A recent investigation carried out by Vauxhall has revealed that more than 70% of UK councils do not currently have any kind of published strategy for residential on-street EV charging facilities.
In a staggering admission, a freedom of information request to 414 councils and local authorities covering England, Wales, Scotland and Northern Ireland uncovered that 69% of local authorities have yet to install a single on-street charger.
The report goes on to reveal that according to the 289 councils that provided data, only 14,188 new charge-points are planned to be installed in 2023.
This figure falls drastically below the required installation rate needed to meet the UK government’s target of having 300,000 up and running by the end of 2030.
In an attempt to help speed up the process, Vauxhall has set up their Electric Streets of Britain programme to help current and would-be EV drivers not get left behind and register their needs.
In conjunction with charge point operators Chargy, Connected Kerb and SureCharge, Vauxhall has also established an enablement fund to help local councils understand the true scale of the lack of on-street charging options.
Yet despite these efforts, 45% of the councils who responded to the investigation admitted they had no plans to install residential on-street chargers this year.
So with local councils clearly showing little sign of preparedness or willingness to meet the UK government’s on-street charging targets by the 2030 deadline, what’s the answer?
As many had suspected since the UK government announced banning the sale of new petrol and diesel vehicles from 2030 onwards, the country is set to be woefully underprepared for the transition to electrified roads.
Commenting on these findings, Joosup’s founder and CEO Simon Burge stated:
”This is one of the key drivers behind the creation of the Joosup app.”
“It was very clear as far back as 2 to 3 years ago that the bold ambitions of the government’s net zero plans could only be fulfilled if local councils were ready and equipped to ensure on-street charge-points were installed at a rapid pace.”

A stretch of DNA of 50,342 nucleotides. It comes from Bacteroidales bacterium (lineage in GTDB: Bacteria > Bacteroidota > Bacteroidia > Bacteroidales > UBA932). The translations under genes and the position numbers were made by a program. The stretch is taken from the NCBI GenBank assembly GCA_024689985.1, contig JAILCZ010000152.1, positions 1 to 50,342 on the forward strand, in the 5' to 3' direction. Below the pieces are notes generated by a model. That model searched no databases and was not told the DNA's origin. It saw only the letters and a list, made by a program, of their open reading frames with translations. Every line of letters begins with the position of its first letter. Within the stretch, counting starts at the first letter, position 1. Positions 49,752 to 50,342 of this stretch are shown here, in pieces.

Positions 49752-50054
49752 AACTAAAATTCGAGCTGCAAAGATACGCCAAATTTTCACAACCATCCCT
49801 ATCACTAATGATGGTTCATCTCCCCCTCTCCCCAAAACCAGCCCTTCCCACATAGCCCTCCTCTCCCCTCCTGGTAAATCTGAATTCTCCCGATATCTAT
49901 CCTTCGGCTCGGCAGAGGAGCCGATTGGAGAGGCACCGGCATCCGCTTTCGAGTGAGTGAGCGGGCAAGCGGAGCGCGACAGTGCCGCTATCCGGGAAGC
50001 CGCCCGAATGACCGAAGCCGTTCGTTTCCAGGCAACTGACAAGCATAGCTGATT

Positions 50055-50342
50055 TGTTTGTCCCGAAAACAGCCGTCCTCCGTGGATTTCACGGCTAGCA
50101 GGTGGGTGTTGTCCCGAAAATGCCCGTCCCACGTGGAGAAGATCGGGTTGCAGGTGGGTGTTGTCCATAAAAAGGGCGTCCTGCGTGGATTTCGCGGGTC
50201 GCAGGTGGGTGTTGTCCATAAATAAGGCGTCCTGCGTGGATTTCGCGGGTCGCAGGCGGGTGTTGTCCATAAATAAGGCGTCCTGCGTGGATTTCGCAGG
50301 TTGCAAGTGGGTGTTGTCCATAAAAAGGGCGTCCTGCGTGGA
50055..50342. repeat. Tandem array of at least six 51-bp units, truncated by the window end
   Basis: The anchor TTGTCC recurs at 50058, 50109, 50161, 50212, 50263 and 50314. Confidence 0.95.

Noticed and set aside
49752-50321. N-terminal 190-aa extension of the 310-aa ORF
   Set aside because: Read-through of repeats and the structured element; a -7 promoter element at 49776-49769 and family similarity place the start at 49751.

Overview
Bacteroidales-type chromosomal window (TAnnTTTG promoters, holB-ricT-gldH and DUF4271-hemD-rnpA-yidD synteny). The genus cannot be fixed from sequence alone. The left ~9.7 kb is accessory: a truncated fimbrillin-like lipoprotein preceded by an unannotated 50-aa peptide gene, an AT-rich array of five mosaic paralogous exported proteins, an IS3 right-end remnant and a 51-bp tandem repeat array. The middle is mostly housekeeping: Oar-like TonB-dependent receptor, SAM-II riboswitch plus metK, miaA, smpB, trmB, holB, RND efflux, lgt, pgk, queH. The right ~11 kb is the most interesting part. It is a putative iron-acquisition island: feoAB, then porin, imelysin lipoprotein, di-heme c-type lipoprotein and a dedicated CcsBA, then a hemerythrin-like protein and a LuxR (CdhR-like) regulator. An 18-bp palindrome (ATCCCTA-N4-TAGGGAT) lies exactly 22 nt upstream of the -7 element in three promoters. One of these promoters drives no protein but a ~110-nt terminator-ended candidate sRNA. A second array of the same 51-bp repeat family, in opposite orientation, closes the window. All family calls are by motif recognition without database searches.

“As 2030 looms, it’s becoming more evident that the UK as a whole will fall well short of the 300,000 target, with motorists left to their own devices. It’s clear to us that sharing privately-owned off-street EV chargers will play a huge role in filling the increasing gap as sales of EV’s soar.”
In recent years, the concept of ‘sharing’ has grown at breathtaking speed.
Based on figures collated by Precision Reports, the sharing economy was estimated to be worth a staggering $113000 million back in 2021.
In 2022, the market continued to grow at a steady rate.
With the increasing uptake of strategies by key players, the market is expected to continually rise over the projected horizon and reach a whopping $600000 million by 2027.
As a recent addition to the market, Joosup aims to make EV charger sharing a quick and easy process to its user base.
Users who sign up to Joosup can quickly take advantage of a range of benefits.
This includes zero commissions on charger sharing transactions, instant PayPal payouts at point of sale, a ratings/feedback system offering users informed choice of charger and booking acceptance, plus a whole host of other features to enhance their EV driving experience.
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